We are sharing selections from SAM’s Conversations with Curators member-only series online with everyone! This talk took place live between the artist behind “Carpe Fin,” SAM’s most recent and largest, commission, Michael Nicoll Yahgulanaas, and SAM’s Curator of Native American Art, Barbara Brotherton.
Due to some technical difficulties, SAM members got a little tour of the artist’s quarantine studio at the beginning of the talk. We hope you enjoy this happy outcome of the challenges of moving our programs online!
Far away, past the point of no return, sits Lord’s Rock, an indistinct protuberance in an archipelago of windswept islands. It is from this auspicious place of hardship and wonder that Yahgulanaas’ large-scale Haida manga refreshes an ancient Haida tale. Several artistic and cultural influences form this innovative, hybrid style. Using Pop Art, Japanese manga, and Northwest Coast Indigenous formline art, the artist calls for action to save our one small planet. Hear about Yahgulanaas’ journey from politician and environmental activist to a leader in contemporary Haida art.
Watch to learn more about the artist behind Middle Fork. Currently hanging in SAM’s Brotman Forum, Middle Fork is the life-size sculpture echoing the contours of a 140-year-old western hemlock tree located in the Cascade Mountains east of Seattle. John Grade joined us from his studio to talk with Alison Milliman, founder of MadArt, and Catharina Manchanda, SAM’s Jon & Mary Shirley Curator of Modern & Contemporary Art.
MadArt was the original incubator for Middle Fork and since debuting there in January 2015, the sculpture has traveled around the world and more than doubled in length. Grade’s work is exhibited internationally in museums, galleries, and outdoors in urban spaces and nature. His projects are designed to change over time and often involve collaboration with large groups of people. He lives and works in Seattle.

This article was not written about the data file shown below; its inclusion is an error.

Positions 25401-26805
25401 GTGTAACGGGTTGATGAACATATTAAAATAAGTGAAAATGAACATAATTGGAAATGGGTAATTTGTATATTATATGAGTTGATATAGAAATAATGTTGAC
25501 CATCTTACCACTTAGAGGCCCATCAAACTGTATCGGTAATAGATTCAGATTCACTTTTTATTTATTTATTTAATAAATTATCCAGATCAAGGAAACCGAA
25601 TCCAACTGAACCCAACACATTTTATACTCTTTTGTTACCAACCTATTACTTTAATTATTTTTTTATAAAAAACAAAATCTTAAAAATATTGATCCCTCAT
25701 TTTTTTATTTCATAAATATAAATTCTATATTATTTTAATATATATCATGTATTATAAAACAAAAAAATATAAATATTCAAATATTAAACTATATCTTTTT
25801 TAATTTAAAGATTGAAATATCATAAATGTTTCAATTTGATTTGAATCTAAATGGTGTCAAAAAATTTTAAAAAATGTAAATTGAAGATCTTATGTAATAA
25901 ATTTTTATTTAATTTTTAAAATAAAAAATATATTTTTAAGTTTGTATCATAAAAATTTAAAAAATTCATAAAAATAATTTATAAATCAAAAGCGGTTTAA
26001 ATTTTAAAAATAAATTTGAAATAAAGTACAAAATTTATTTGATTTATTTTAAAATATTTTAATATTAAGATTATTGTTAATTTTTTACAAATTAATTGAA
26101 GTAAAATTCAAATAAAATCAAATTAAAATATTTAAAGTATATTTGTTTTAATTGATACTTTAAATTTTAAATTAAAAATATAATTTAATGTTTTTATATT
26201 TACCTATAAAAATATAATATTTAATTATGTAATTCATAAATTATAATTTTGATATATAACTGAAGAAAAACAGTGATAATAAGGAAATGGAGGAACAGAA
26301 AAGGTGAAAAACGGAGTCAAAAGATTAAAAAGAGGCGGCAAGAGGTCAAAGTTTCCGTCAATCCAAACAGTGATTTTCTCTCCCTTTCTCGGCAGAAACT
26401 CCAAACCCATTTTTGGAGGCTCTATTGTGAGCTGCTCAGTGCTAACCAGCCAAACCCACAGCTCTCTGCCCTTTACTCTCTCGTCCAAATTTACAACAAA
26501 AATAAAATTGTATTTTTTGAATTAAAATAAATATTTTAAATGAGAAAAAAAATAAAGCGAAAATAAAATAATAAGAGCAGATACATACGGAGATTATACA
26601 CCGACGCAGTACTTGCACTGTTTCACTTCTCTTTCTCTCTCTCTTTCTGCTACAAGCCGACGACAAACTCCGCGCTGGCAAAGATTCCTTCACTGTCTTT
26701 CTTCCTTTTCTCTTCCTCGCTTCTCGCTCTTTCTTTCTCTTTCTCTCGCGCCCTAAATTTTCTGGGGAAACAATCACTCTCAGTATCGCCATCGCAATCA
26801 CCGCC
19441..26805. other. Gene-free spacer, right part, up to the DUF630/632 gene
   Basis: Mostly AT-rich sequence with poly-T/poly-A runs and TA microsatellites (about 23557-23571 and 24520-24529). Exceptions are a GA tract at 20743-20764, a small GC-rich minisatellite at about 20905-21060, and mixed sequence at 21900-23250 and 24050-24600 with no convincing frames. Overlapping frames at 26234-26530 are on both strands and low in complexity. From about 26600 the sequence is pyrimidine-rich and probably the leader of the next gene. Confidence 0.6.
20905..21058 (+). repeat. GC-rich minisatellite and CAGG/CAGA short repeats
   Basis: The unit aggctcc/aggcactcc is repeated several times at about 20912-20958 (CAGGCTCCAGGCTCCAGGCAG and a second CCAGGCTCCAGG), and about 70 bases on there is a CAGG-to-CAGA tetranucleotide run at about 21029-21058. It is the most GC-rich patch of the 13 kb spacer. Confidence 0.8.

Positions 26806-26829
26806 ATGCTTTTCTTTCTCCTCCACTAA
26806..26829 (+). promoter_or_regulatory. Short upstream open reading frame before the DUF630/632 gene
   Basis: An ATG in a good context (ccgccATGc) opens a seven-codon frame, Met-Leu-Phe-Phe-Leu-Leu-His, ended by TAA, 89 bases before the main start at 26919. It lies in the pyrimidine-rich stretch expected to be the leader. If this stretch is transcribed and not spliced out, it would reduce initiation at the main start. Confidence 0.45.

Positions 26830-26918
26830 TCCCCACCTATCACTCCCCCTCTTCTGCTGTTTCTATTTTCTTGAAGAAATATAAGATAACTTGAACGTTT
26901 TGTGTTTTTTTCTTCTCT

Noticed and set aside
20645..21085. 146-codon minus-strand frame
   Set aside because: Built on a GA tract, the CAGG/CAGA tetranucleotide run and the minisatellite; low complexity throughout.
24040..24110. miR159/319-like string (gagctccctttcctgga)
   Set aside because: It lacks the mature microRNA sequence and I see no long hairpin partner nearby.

This salon was originally presented as part of SAM’s Contributors Circles Members Salon Series. A benefit to our generous Contributor Circles Members, we are pleased to share this intimate salon with all of you while you stay home home SAM.
Yesterday, SAM rolled out an exciting new era for members! With new digital membership cards we are reducing plastic and paper waste, increasing convenience, and saving museum resources, allowing us to put more of your membership contribution towards connecting art to life. All while offering the same great benefits—now available through your smartphone wallet.
It may take several days for you to receive the email with your digital membership card. Dual members and higher, you may not receive your second card at the same time. If you do not receive your digital membership card by Monday, November 11, please contact us.
Remember, using a digital card is an option! You can continue to use your plastic membership card or we can always verify membership status at the Ticketing Desk when you present your photo ID.
What do you need to know now that SAM membership has caught up with the digital age? Check out our FAQ!
Digital Strategy Consultant
Member since 2013